3.3. Potentiality of Selective Metals’ Recovery

Applying the optimum leaching conditions upon the polymetallic ore material, a suitable volume of the leach liquor was prepared to study the potentiality of recovering the leached metal values. Due to important differences in the pH values at which the hydroxides of the latter would precipitate, the prepared leach liquor was subjected to a selective precipitation test. However, since the difference between the pH values at which the hydroxides of Cu2+ and Fe2+ precipitate i.e. 5.3 and 5.5 respectively [29] , it would be greatly advantageous to selectively precipitate Cu by cementation using metallic Zn. The latter should be performed prior to the hydroxides of Al and Fe at pH values of 4.1 and 5.5 respectively. Raising the pH of the filtrate to 7 would result in precipitation of Zn(OH)2 and finally increasing the pH to 8.5 - 9 would lead to Mn precipitation as its hydroxide.

However, due to the lack of material in the present work, the obtained leach liquor was subjected to only two precipitation steps; namely at pH 7 and at pH 8.5 - 9. At the former pH, all the Al, Cu, Fe and Zn would collectively precipitate leaving only Mn in solution which was then precipitated at pH value ranging from 8.5 to 9. After filtration of the obtained Mn(OH)2, it was washed, dried and calcined at 1000˚C for 1 h. Analysis of the calcined product through XRD has indicated that the obtained diffractogram (Figure 1) matches with that of the trioxide Mn2O3 (ASTM card no.10 - 69). Accordingly, it has been possible to propose the flowsheet schematically shown in Figure 2 for the processing of Abu Zeneima polymetallic ore material.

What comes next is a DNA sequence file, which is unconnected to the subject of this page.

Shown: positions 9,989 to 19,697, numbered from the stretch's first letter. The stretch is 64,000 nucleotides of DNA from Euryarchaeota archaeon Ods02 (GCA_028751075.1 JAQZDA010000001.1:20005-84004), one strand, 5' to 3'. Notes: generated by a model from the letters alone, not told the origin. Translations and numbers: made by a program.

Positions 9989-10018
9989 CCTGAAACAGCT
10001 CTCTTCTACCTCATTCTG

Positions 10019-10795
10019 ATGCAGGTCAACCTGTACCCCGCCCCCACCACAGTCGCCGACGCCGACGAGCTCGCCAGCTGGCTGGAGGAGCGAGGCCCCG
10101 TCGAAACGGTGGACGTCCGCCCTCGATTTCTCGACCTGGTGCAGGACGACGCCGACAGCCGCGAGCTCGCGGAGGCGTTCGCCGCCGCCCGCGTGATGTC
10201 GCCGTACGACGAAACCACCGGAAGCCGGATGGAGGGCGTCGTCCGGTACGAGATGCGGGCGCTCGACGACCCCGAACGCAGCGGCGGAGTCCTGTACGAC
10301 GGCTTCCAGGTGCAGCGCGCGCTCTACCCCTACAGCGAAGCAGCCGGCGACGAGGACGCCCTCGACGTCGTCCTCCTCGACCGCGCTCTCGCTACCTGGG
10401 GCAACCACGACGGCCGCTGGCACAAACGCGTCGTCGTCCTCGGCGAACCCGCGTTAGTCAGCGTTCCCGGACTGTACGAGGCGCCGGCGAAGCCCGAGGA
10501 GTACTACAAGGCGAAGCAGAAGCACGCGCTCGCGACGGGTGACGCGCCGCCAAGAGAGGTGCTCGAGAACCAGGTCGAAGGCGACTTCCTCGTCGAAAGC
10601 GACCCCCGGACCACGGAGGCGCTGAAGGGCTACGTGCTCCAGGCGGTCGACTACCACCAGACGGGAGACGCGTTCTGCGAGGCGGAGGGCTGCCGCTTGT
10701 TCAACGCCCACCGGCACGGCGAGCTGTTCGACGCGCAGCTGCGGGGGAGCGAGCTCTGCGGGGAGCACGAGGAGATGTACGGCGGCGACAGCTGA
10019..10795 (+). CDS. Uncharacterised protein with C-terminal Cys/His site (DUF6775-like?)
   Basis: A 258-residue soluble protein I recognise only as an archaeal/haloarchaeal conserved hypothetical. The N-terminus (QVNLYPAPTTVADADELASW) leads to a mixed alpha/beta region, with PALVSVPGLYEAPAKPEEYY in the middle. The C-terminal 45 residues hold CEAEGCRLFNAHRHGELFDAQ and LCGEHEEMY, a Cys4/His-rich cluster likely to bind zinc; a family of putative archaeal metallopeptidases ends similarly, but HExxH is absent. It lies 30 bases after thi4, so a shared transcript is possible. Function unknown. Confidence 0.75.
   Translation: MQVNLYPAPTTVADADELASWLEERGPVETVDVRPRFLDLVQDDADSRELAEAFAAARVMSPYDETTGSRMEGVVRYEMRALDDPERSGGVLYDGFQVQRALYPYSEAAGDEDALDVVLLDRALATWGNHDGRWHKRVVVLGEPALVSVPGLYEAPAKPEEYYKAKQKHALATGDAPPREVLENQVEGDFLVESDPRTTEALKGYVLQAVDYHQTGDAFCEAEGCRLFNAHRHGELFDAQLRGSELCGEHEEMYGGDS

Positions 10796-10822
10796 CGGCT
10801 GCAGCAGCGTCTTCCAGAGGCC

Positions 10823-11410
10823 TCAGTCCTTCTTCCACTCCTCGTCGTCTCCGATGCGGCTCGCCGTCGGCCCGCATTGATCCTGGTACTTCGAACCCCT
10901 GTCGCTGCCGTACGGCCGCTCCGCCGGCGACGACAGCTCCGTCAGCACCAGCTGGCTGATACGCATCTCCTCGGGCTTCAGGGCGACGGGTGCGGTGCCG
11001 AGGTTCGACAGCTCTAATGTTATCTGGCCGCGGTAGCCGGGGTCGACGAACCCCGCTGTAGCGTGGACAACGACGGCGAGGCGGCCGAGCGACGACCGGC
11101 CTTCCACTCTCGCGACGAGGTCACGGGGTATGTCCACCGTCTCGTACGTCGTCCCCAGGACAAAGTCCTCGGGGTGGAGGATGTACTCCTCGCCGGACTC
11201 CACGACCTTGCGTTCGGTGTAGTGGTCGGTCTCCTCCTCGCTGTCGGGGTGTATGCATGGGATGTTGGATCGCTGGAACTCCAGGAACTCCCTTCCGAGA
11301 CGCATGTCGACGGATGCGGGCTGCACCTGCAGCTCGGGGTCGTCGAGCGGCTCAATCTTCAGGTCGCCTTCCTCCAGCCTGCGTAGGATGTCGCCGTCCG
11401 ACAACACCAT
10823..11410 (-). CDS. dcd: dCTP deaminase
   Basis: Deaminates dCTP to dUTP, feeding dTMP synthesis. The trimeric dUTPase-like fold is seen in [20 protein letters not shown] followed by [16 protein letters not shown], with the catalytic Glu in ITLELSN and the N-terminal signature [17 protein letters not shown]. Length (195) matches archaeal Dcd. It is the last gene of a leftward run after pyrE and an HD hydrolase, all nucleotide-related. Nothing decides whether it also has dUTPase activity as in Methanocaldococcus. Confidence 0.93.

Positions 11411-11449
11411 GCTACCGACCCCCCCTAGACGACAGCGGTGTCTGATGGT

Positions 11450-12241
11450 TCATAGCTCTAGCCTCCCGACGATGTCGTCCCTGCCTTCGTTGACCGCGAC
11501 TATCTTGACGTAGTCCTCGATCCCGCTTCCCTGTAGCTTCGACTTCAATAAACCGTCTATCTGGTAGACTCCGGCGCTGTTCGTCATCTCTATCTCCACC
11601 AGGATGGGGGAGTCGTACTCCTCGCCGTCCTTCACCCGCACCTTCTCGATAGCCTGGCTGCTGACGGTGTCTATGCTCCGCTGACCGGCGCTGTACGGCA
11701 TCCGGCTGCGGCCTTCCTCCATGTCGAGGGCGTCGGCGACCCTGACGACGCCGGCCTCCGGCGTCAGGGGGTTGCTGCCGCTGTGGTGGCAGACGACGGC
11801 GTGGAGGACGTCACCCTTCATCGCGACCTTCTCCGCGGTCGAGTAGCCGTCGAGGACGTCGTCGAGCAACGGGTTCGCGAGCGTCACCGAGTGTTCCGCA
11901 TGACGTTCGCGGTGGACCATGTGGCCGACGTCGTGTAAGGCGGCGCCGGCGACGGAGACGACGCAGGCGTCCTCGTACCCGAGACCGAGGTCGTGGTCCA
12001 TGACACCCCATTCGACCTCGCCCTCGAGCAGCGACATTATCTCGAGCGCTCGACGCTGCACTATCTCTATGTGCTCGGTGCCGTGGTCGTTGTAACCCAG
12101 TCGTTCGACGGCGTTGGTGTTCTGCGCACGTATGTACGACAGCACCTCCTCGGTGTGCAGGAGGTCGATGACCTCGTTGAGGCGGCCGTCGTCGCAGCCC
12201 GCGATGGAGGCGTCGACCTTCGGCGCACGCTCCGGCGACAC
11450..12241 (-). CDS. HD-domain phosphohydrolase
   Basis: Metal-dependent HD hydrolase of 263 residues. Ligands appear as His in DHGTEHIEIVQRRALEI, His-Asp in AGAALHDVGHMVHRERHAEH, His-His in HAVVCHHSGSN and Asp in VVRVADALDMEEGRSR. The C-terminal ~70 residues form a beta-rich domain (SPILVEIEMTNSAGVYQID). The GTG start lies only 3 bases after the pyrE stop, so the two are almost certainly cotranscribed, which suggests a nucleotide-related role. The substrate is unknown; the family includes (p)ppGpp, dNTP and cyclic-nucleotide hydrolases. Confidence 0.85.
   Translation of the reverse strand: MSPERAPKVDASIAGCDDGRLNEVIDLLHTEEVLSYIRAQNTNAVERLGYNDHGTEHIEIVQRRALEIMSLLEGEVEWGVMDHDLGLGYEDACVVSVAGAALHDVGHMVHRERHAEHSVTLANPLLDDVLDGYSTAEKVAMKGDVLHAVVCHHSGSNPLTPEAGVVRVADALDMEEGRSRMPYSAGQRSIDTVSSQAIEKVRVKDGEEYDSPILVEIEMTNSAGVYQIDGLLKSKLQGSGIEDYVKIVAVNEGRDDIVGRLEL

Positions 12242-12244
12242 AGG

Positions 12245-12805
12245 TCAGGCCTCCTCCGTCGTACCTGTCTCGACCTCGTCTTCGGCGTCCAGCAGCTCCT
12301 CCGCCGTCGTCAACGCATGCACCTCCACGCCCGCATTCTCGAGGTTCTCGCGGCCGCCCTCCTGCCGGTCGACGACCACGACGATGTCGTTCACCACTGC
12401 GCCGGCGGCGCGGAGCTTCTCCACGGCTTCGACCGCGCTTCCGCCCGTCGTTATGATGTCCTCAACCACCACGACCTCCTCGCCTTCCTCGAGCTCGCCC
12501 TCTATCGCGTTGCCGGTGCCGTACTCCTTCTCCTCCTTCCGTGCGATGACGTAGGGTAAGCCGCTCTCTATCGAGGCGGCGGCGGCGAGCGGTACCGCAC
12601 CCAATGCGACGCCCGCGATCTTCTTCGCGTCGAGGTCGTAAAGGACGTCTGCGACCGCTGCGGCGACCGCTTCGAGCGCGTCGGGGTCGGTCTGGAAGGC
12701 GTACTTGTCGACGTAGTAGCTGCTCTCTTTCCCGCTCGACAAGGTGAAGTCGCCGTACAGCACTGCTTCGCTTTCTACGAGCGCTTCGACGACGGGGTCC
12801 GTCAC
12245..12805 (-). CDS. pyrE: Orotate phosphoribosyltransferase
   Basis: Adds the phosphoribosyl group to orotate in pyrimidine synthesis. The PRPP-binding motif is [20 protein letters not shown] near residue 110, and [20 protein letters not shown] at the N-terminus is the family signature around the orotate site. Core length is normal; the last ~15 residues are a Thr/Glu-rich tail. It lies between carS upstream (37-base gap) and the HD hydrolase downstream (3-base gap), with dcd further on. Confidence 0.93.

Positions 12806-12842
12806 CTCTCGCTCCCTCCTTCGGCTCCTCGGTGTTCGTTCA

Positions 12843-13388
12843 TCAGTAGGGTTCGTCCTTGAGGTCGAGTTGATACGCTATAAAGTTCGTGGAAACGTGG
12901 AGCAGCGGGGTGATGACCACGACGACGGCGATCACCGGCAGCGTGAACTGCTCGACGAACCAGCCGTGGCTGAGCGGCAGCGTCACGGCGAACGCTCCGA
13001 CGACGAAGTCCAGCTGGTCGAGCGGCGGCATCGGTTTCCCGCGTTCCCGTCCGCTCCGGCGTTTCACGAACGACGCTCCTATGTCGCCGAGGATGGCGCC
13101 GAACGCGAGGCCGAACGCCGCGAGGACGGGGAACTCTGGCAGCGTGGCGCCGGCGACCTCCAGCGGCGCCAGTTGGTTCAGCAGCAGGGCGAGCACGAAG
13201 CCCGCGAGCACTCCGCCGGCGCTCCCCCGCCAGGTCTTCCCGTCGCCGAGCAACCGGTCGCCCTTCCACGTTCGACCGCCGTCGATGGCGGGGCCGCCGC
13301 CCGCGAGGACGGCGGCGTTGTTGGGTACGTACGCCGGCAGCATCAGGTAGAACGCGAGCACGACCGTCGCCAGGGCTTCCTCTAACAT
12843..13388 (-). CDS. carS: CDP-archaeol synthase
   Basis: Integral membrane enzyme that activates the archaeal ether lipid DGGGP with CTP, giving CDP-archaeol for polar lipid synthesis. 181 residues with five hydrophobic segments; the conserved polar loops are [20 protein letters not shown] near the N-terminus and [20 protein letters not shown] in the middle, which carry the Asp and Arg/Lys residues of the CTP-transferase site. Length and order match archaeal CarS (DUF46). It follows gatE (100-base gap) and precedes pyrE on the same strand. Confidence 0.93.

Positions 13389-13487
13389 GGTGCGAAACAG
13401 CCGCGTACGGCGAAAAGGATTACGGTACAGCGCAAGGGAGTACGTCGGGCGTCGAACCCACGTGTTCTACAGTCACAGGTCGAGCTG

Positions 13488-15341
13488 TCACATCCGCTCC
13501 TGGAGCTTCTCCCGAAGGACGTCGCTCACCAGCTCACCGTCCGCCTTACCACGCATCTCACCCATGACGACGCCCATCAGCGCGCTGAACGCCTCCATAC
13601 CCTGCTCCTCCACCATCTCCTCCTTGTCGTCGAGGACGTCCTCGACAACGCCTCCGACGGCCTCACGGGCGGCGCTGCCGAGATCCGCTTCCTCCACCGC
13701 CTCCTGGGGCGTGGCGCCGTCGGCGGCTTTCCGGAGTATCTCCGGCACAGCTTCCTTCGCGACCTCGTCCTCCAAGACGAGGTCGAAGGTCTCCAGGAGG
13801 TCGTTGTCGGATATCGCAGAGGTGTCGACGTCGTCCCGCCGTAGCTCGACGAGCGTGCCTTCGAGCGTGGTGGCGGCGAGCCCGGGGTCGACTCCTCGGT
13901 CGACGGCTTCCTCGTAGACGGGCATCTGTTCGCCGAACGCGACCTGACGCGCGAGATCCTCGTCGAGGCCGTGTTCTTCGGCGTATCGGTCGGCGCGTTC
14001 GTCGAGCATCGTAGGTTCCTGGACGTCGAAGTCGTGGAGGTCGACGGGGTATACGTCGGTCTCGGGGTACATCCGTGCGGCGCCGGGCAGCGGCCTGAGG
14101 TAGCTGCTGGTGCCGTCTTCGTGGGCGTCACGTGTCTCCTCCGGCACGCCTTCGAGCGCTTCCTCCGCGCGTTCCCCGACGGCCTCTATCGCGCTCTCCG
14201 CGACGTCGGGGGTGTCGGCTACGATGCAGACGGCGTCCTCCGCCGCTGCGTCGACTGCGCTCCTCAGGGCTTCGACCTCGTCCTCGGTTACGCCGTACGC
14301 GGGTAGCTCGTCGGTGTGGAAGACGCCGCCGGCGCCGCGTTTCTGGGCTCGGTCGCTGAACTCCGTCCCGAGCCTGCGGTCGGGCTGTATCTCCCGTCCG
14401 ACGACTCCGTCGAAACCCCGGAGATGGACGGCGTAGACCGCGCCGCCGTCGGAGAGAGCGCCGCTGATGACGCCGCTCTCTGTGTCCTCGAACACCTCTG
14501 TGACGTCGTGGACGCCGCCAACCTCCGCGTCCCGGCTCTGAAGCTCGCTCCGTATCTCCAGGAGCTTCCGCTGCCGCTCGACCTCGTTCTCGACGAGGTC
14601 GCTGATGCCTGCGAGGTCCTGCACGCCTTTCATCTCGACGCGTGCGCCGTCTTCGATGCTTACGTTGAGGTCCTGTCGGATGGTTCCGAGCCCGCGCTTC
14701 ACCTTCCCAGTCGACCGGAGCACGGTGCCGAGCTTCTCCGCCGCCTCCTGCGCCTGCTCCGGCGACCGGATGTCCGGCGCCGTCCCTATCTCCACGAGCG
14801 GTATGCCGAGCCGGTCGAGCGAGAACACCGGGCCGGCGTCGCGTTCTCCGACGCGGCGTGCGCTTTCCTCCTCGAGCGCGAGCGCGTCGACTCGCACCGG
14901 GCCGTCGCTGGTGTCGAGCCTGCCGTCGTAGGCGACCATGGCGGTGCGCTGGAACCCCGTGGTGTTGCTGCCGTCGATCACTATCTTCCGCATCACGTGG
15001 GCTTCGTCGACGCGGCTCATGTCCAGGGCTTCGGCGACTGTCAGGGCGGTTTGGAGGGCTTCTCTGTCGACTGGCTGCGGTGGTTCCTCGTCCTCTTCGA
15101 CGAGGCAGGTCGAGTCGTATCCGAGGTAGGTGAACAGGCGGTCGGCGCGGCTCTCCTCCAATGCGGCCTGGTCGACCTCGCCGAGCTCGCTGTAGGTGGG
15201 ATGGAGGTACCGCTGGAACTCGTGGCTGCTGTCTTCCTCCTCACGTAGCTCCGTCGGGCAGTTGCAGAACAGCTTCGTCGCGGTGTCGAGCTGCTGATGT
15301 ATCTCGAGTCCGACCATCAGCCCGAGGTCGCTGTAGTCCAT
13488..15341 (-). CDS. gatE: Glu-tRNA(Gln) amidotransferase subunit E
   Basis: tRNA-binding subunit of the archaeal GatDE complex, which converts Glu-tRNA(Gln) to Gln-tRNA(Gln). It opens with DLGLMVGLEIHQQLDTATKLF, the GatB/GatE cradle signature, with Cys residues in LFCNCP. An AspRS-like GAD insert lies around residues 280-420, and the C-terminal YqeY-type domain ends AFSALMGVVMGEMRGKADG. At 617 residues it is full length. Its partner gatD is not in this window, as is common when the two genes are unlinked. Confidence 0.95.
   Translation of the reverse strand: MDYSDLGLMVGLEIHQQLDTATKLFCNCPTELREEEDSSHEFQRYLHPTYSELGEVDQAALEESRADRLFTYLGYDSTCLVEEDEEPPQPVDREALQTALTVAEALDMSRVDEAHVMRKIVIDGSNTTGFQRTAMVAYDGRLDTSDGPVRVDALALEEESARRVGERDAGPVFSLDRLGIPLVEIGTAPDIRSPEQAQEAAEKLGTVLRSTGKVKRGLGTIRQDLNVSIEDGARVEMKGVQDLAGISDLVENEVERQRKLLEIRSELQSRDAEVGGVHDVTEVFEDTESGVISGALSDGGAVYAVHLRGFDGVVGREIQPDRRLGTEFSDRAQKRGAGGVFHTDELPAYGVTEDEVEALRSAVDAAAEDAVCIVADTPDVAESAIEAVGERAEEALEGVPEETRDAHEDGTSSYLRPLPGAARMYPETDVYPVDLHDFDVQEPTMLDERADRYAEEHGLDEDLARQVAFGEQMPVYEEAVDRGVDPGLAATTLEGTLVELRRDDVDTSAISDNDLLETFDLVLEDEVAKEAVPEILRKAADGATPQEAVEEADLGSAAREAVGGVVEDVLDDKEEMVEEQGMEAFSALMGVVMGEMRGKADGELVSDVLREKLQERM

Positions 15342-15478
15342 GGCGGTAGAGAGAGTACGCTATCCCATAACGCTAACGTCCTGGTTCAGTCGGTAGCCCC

4. Conclusions

Sulfuric acid leaching of polymetallic ore material (Al, Mn, Zn and Cu) in presence of oxalic acid as a reductant

Figure 1. XRD analysis of manganese product H = Hausmamnite Mn2O3.

Figure 2. Proposed flowsheet for the processing of polymetallic Mn material.

proved quite successful. The studied optimum conditions for leaching about 98% of Mn, 94% of Zn and 92% of Cu involved using 0.5 M sulfuric acid in presence of 0.24 M of oxalic acid for 105 min at 85˚C in an S/L ratio of 1/15 and using an ore ground to less than 80 - 100 mesh size.

Selective recovery of the leached metal values can actually be achieved by alkali precipitation at different pH values except Cu. The latter could be recovered by cementation using metallic Zn powder prior to the alkali precipitation steps.

Cite this paper: El Hazek, M. , Gabr, A. (2016) Dissolution of Manganese from Polymetallic Material Using Sulfuric-Oxalic Acid Medium. American Journal of Analytical Chemistry, 7, 469-477. doi: 10.4236/ajac.2016.75044.